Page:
Introduction for Revolutionary Women Meeting, March 2014

by Louise Gartrel

This speech was written as an introduction to a meeting titled ‘Revolutionary Women: The Story of Rebellion’, which formed part of Scotland FRFI’s ‘Voices of Resistance’ series of events. The meeting was held on 16 March 2014 in celebration of International Women’s Day.

Fight Racism! Fight Imperialism! has called this meeting today to pay tribute to the undeniable contributions which women have made towards the Revolution throughout history and to make the point that the struggle against imperialism and towards a society rid of oppression and exploitation must necessarily have women at the forefront. It must also be recognised that women throughout history have had to face not only oppression from the ruling-classes in terms of the effects of a capitalist system, but have also experienced the domination of, and subjugation to, male privilege within the home and throughout society. And for this, we see that women have had to face the greatest hardship and as a result shown the strongest resistance.

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Women in employment: the statistics that matter

There are 14 million women in work, the highest number since the Office of National Statistics’ records began and a rapid increase from record-breaking unemployment two years ago. The number of women in full-time employment has increased to just over eight million. On paper, things appear well. However, the government’s line that, therefore, ‘more people have the security of a regular wage and can plan for their future’ fails to correspond with a reality which, for many women, means punishing hours, lower wages than men for the same roles and discrimination in the workplace. The huge fluctuations in the number of women in work shows that employment based on the whims of the market cannot be secure.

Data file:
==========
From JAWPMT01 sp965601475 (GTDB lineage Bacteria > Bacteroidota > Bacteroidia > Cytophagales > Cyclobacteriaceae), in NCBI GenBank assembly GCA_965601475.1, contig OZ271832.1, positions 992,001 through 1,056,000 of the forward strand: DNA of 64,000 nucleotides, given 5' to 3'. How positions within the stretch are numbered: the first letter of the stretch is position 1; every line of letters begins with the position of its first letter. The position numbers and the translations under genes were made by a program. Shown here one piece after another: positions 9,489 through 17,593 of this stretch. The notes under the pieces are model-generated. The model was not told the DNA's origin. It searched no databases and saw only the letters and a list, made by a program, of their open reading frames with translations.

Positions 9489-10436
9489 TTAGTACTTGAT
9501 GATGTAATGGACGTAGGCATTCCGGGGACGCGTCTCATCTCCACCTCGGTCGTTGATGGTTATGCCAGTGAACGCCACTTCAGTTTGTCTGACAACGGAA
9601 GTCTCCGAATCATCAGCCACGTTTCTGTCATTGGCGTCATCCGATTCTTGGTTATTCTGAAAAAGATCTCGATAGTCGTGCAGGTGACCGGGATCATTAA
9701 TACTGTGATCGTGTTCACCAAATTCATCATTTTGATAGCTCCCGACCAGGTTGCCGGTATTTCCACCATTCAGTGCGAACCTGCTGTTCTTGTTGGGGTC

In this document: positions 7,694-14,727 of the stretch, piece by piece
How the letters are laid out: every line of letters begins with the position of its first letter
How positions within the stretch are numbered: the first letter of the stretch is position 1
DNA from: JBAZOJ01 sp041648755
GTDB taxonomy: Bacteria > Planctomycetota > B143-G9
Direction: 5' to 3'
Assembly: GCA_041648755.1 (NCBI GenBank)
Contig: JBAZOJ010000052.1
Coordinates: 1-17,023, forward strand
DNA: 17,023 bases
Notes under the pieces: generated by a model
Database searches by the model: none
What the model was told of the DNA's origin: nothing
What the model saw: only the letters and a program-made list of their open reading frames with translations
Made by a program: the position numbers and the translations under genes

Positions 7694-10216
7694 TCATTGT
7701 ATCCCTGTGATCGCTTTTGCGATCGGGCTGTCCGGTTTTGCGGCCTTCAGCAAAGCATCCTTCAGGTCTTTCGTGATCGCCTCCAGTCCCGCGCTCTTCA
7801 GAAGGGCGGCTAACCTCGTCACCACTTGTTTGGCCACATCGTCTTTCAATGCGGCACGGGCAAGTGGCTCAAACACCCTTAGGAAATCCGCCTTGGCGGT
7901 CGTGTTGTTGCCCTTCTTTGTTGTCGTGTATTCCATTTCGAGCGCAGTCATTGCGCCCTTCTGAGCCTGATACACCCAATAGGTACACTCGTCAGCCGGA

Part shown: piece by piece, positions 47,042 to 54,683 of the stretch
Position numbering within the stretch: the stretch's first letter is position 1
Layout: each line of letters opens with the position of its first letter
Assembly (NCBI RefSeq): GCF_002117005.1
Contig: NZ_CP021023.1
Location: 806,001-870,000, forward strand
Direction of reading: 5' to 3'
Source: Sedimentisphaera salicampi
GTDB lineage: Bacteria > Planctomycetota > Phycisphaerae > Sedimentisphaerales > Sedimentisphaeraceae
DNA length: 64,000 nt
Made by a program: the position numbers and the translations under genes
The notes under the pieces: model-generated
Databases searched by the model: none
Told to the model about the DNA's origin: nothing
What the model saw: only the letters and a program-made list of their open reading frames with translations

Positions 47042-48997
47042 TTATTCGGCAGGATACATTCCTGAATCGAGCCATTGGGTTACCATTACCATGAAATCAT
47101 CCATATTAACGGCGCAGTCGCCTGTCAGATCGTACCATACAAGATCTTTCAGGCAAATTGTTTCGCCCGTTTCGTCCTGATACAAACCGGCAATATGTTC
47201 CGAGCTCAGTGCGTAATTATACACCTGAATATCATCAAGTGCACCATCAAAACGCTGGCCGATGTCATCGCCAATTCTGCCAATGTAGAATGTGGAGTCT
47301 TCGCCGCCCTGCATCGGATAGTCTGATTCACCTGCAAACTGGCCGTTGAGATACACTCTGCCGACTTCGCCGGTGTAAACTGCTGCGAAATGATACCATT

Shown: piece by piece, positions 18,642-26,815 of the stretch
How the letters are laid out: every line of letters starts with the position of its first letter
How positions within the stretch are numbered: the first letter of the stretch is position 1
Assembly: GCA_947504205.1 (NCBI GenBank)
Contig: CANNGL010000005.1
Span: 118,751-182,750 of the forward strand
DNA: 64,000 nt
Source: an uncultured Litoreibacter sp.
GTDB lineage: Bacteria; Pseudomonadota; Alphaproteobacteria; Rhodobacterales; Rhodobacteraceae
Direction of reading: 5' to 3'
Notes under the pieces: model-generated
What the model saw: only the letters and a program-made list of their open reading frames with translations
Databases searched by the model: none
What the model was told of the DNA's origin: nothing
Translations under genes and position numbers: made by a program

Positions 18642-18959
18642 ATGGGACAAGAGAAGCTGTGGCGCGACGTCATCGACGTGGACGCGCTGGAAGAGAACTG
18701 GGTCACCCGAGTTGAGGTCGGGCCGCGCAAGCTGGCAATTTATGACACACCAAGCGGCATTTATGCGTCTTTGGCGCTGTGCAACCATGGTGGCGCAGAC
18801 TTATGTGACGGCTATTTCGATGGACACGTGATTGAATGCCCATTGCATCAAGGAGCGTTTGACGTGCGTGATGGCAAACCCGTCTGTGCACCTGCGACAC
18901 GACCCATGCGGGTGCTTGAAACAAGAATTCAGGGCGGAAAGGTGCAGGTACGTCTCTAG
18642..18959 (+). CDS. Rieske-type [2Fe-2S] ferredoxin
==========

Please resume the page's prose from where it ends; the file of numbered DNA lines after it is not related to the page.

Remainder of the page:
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Women seeking asylum in racist, sexist Britain

Sexual violence dismissed

Women make up a third of asylum seekers in Britain. 70% have been victims of sexual abuse. In a recent report, of 72 women seeking asylum, 39% said they were persecuted because they were women and 36% for being politically active.[1] Sexual violence is frequently used to punish women who resist oppression.

All asylum seekers arriving in Britain confront an entrenched culture of cynicism and disbelief. Interviews conducted in public rooms by officials behind a screen create a hostile atmosphere; for women it is exacerbated by the fact that their interviewers are usually male. Often, there is a shortage of hard evidence of persecution, as well as understandable discrepancies and late disclosure of abuse. The appeal success rate for women is relatively high at 35-41%, compared with 26% for men, because women are overwhelmingly refused asylum at this early stage.

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Women’s health: rising inequality and resistance

2012 was a year of swingeing cuts to women’s reproductive, sexual and maternal health services in Britain. As the capitalist crisis deepens and inequality rises, the gap widens between those who can afford to make choices about health and reproduction and those who cannot. RACHEL FRANCIS and CAT ALLISON report.

Contraception and sexual health

Contraception and sexual health (CaSH) clinics around the country have been closed over the last two years by health authorities desperate to make cuts. The greatest users of CaSH clinics are young people, ethnic minorities and women from deprived areas. A recent audit by the All-Parliamentary Group on Sexual Health (April 2012) found that up to a third of all women in the UK did not have access to a full range of contraceptive services; clinic opening times have been reduced and posts for trained clinical staff cut. Derbyshire Community Health Service is cutting 20% of its sexual health budget over the next four years, resulting in ‘cuts to contraceptive, STI and menopause services … and cuts to doctors and nurses’. Southampton has lost nine of its 17 sexual health clinics in the recent period.

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Women’s Oppression under Capitalism

Revolutionary Communist 5 November 1976


1. The Capitalist Crisis 

The post-war boom saw the greatest rise in industrial production ever known. Yet the remarkable fact remains that there are less nursery places today than in 1900.

‘In 1900, 620,000 children aged three and four were in school, or 43% of the age group. By 1973 there were fewer than 400,000 children of that age in nursery schools, or a little more than a quarter. Provision is not expected to return to the level achieved at the beginning of the century for another 75 years.’[1]

Capitalism was not able, even with this rise in industrial production, to provide one of the basic requirements for the emancipation of women – adequate nursery provision. What then is in store for women in a period of deepening crisis? Dismissive of all the current calls for equal opportunity, the ruling class makes ‘equality’ serve an end especially its own,

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